The talking point here is the Glyph lighting system, which is an array of 900 white LEDs that cover the back of the phone. These run around two camera lenses, the wireless charging coil, and into the USB-C charging port, which creatively doubles as a battery indicator.
There are several glyph patterns that can be customized according to different contacts, for phone calls, but there are currently no options to customize them for individual app notifications. The LEDs can also be activated to provide a near ring lighting effect for photos and videos.
Nothing Phone 1 has a 6.55-inch OLED display with a high refresh rate of 120Hz and HDR10+ support. A single hole is located at the top left of the screen to house the selfie camera.
The screen is decent and can be viewed in direct sunlight, which can be problematic with smartphones in this price range. There are two color profiles that can be selected to suit your tastes, and these can be further tweaked with a color temperature slider in settings.
A high dynamic refresh rate and touch sampling make the Phone 1 look and feel very responsive, and the software, while fairly basic, keeps things close to stock Android. On the software side, Nothing promises three years of Android updates and four years of security updates, which is more than most manufacturers offer in this price segment.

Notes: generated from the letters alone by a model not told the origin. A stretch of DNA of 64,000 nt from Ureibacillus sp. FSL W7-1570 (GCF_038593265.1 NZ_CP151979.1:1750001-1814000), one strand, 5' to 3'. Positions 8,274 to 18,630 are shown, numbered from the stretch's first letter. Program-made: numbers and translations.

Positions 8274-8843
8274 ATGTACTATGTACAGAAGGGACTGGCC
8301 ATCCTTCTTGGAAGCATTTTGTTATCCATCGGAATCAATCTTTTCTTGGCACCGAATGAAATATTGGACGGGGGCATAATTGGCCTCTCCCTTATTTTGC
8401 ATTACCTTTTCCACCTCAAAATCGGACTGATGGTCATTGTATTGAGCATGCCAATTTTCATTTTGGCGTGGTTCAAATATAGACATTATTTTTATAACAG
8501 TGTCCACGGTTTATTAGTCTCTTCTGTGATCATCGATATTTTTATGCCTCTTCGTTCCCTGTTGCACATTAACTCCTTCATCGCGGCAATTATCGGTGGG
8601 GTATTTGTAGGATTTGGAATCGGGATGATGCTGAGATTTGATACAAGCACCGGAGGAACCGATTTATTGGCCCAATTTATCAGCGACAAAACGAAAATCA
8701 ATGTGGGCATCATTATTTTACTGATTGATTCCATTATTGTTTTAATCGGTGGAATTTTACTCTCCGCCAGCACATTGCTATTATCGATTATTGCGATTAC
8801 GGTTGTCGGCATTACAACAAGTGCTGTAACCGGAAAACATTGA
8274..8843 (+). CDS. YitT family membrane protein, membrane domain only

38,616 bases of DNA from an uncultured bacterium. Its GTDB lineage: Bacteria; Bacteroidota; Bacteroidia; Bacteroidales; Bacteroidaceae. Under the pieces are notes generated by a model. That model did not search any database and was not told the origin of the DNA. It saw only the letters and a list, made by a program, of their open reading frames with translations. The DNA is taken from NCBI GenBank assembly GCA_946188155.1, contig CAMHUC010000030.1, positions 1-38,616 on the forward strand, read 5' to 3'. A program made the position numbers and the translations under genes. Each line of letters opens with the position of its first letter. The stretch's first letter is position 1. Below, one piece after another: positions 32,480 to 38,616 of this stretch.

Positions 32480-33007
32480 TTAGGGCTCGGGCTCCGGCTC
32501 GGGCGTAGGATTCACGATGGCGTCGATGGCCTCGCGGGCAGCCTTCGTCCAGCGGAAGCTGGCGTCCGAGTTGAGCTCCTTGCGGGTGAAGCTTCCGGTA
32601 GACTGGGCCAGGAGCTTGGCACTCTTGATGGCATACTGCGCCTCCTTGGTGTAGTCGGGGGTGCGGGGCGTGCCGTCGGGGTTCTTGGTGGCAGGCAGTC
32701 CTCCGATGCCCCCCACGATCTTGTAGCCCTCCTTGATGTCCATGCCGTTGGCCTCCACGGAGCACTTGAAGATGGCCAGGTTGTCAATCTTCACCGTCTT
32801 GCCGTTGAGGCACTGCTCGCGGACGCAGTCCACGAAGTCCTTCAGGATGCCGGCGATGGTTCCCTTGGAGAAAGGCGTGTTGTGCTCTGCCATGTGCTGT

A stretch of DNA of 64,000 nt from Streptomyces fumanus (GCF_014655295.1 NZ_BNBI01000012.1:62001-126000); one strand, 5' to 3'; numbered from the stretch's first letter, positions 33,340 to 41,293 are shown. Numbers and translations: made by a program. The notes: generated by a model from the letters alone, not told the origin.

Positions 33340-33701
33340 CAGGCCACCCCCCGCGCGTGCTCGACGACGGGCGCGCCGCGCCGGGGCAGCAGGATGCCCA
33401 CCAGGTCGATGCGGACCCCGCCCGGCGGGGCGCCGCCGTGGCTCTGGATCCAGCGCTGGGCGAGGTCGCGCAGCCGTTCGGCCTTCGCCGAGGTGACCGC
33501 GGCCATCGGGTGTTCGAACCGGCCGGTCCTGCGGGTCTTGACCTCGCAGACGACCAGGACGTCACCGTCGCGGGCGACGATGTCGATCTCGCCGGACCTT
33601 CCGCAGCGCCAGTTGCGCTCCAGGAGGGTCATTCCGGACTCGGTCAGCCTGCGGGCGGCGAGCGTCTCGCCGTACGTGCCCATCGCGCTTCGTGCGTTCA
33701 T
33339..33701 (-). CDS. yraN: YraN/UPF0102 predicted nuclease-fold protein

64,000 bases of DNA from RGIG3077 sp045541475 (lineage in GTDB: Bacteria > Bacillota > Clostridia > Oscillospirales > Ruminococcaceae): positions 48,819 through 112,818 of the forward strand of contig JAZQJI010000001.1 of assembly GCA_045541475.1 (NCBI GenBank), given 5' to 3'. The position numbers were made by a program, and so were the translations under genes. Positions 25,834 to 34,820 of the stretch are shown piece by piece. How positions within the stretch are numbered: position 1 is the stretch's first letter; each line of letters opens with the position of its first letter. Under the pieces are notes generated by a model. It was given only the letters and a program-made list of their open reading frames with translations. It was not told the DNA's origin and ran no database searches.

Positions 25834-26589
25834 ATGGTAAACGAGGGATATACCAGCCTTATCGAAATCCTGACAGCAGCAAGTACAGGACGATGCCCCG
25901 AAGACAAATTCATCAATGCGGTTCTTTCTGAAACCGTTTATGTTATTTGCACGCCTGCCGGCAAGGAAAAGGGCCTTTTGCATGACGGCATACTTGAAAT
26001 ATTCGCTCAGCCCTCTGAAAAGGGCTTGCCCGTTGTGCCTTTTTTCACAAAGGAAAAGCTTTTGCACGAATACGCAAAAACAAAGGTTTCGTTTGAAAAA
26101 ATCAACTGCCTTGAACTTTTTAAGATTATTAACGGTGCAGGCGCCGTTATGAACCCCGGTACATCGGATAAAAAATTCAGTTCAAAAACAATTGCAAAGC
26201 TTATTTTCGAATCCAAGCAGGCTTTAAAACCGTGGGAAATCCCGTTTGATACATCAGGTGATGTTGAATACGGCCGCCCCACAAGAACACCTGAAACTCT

There’s an under-display fingerprint reader and it works very well, which is nice for a device that costs less than $800. But the least secure method of face unlocking is a mixed bag and is inconsistent at best.
The haptics on Phone 1 are also something to watch out for. For some reason, when it’s quiet it’s very loud. It has a mechanical buzz rather than just a quiet vibration, and this might be a turn off for most people. I also turned off vibration when typing because it was more of a nuisance than a pleasure.
When it comes to performance, Phone 1 uses an older Snapdragon 778G+ chip. While it’s definitely a controversial decision, the chip is reliable. Handle multitasking, casual gaming, and multimedia content with ease. The real test will be how this chip holds up over time with feature and OS updates, as well as security patches.
While Nothing has said they wanted to focus on including two great cameras rather than adding lenses you won’t use, there’s a bit of work the company needs to do here.